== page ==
The latest Jim Baen's Universe is up and, as always, I go to read Eric Flint's ebook/anti-DRM column first. This one is entitled "Adventures with a Search Engine" and is where he explains, as he has done before, why non-DRM ebooks at reasonable price don't get pirated. As always with Mr Flint I recommend reading the whole thing (I'll wait), however if your time is too valuable to click on the link (and if so why are you reading blogs?) I'll summarise the bit I want to discuss.
One of the strawman arguments made by the enemies of progress is that without DRM if all books are available electronically the entire industry will collapse:
The answer universally advanced by advocates of DRM is that doom would be upon us—unless the most stringent and harsh measures were put in place to protect copyright from the inevitable horde of slavering online pirates who would soon plunder all the works of legitimate authors, drive publishing houses into bankruptcy, and inaugurate a literary Dark Age.
How could it be otherwise? they argue. If books are readily available for free due to the ease of pirating unencrypted electronic text, why would anyone continue to pay for them? Adieu, the livelihood of legitimate authors! Adieu, the profits—nay, the very wherewithal—of honest publishers!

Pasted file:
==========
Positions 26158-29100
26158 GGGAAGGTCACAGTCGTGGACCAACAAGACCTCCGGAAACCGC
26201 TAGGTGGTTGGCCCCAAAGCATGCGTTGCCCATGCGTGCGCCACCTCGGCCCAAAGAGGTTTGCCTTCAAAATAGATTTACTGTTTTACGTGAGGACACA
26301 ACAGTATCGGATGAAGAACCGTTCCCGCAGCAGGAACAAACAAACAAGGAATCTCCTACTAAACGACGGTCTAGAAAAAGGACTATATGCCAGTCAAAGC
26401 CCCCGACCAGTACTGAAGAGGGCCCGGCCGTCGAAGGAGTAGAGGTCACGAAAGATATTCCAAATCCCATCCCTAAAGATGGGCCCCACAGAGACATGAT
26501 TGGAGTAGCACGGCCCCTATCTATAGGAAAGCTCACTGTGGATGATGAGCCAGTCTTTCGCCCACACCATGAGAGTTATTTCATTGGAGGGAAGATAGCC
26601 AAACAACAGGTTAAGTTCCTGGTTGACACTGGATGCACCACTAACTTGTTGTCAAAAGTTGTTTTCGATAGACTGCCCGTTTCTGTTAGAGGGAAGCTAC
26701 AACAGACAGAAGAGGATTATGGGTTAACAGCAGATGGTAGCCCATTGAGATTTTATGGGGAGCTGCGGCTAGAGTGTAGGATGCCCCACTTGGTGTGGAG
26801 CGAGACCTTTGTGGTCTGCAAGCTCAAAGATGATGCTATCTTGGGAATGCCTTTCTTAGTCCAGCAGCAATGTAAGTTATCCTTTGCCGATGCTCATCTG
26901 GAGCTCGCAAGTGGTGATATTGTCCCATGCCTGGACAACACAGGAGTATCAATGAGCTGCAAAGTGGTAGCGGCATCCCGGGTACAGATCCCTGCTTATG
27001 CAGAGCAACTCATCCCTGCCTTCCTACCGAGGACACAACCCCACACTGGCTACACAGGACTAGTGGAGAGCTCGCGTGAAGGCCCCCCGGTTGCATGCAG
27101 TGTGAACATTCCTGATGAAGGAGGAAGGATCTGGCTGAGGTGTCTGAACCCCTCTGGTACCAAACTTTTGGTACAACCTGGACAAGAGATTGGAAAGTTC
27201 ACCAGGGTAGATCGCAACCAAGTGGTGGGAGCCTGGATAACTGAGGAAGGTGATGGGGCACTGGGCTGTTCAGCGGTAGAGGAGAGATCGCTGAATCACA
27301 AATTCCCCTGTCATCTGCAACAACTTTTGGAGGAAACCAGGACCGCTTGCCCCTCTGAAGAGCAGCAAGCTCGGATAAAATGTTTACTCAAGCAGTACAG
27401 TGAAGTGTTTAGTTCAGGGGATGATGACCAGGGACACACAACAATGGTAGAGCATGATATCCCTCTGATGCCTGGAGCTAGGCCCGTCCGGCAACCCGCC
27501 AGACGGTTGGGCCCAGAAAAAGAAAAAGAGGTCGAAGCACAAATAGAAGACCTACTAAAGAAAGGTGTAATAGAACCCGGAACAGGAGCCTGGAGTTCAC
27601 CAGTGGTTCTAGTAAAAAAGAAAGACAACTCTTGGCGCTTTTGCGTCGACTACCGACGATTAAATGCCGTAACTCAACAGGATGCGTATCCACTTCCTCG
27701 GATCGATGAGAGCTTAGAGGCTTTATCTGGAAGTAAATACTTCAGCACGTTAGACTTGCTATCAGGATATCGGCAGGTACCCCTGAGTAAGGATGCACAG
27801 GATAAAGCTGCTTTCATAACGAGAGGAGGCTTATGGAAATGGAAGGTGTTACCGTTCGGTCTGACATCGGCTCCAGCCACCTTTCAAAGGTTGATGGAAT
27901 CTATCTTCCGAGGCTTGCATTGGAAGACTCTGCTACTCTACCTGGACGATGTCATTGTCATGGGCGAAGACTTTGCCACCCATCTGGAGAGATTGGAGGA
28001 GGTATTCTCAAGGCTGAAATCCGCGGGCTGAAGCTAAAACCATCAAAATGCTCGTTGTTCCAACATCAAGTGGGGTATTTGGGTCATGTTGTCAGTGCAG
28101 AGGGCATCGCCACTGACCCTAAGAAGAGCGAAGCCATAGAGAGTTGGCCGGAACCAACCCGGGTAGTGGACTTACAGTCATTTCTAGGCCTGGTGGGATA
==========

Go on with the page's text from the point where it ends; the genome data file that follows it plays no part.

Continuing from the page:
And then he suggests that we could perhaps run an experiment. Since all of Mr Flint's own works are available electronically right now then obviously it will be simple for someone to pirate them and put the free copies up on the web for everyone to download. So he does a google search for "Eric Flint" and finds that apart from places where his books are available for sale (or legitimate free download) there are no outlets his books can be obtained electronically that are within the top 50 or so results.
He also goes into a bit about the cost of an individuals time to show that cheap goods are rarely stolen because it simply isn't worth it. Hence the conclusion should be that if ebooks are made available at a reasonable price without DRM then they won't be stolen.
Intuitively all this made sense but I was curious so I went and repeated the search and yes he's quite right, indeed since I get 100 results back at once by default I confirm that even in items 51-100 it holds almost true - a link to "torrent reactor" showed up around item 70 with the following relevant content:
When I narrowed it down a bit with words like ebook and free and download pretty much the same applied. Oh and the listing above? You have to register at the sites the links go to to be allowed to actually get the content. Maybe it works but it's quite a lot of effort and I didn't bother trying.
I also went to yahoo and did similarsearches and then to the new cuil engine to search for Eric Flint. In all cases the search engine showed only approved vendors until you got way down (if at all). I went to the Pirate Bay and found one hit for a 1000 book SF compendium that includes some Flint books (I suspect the free ones because that would be easiest).